Biden has, on the whole, struck a warmer note with big tech. He isn’t as interested in cratering America’s relationship with China, which would be a net win for Silicon Valley. Still, Biden has signaled his intent to crack down on misinformation on social media, telling The New York Times earlier this year that he’s “never been a fan of Facebook.” He’s also signaled his intention to alter Section 230 and the protection it affords internet companies for what happens on their platforms. Overall, Biden’s friendly relationship with the valley has echoes of the Obama administration, a period when tech executives had massive influence in Washington.

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illustration of 2020 in red and blue

Independent of what it would mean for their employers’ bottom lines, tech employees have made it known in recent years that they care deeply about issues like climate change and diversity, which are anathema to the Trump administration and central pillars of Biden’s campaign.

WIRED’s analysis of employee campaign contributions doesn’t necessarily represent the political orientation of any of these six companies or the majority of their employees. The FEC only publishes employer data on individuals who have contributed $200 or more to a presidential campaign in a given calendar year. This means employees at these companies may have made smaller contributions to a presidential campaign that aren’t included in the data. This analysis captures the donations of fewer than 5,300 individuals out of the 1.4 million people who work at these six companies.

At none of the six companies did more than 1.2 percent of employees contribute more than $200 to a presidential campaign; at most of the companies, the portion of employees who made large contributions was substantially smaller. Alphabet and Facebook had the largest proportion of their employees who contributed $200 or more to either presidential campaign and Amazon had the smallest. At Alphabet and Facebook, fewer than 5 percent of employees who hit the contribution threshold donated to Trump. At Oracle, by contrast, 30 percent of employees who contributed $200 or more to a presidential campaign gave to Trump.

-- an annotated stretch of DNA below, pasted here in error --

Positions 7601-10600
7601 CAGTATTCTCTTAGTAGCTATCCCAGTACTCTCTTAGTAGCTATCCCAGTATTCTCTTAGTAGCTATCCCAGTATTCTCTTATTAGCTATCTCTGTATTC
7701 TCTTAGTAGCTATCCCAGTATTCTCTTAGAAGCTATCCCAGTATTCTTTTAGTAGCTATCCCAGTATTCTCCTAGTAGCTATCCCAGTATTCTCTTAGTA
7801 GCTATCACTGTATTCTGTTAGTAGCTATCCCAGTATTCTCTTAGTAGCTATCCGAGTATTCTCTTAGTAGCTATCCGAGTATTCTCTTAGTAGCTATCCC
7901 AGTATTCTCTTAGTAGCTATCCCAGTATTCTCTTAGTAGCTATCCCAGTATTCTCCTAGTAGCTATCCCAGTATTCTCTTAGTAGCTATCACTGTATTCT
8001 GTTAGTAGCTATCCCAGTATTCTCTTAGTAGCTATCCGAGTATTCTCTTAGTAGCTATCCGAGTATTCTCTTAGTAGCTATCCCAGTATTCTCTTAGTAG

Companies are barred by federal law from contributing directly to candidates. But all of the companies in WIRED’s analysis except Apple maintain PACs that can contribute. Generally speaking, it is distributed to candidates that are seen as being supportive of the company’s goals. According to data from Open Secrets, the amount individual employees at these companies contributed to their employers’ PACs was roughly the same as the amount they contributed to individual presidential candidates.


Note on method: Campaign finance data was retrieved from the Federal Election Commission. The data includes campaign contributions made to the Trump Make America Great Again Committee, Donald J. Trump for President, Inc., and Biden for President. The data includes contributions made to these campaigns between January 1, 2019, and August 31, 2020. The data from each company includes contributions made by employees at those companies’ major subsidiaries, namely: Alphabet (DeepMind, Google, Verily, Waymo, YouTube); Amazon (Audible, Whole Foods, Zappos, Ring, Twitch, Goodreads); Facebook (Whatsapp, Giphy, Instagram); Microsoft (Github, Skype, LinkedIn, Xbox); Oracle (Netsuite).


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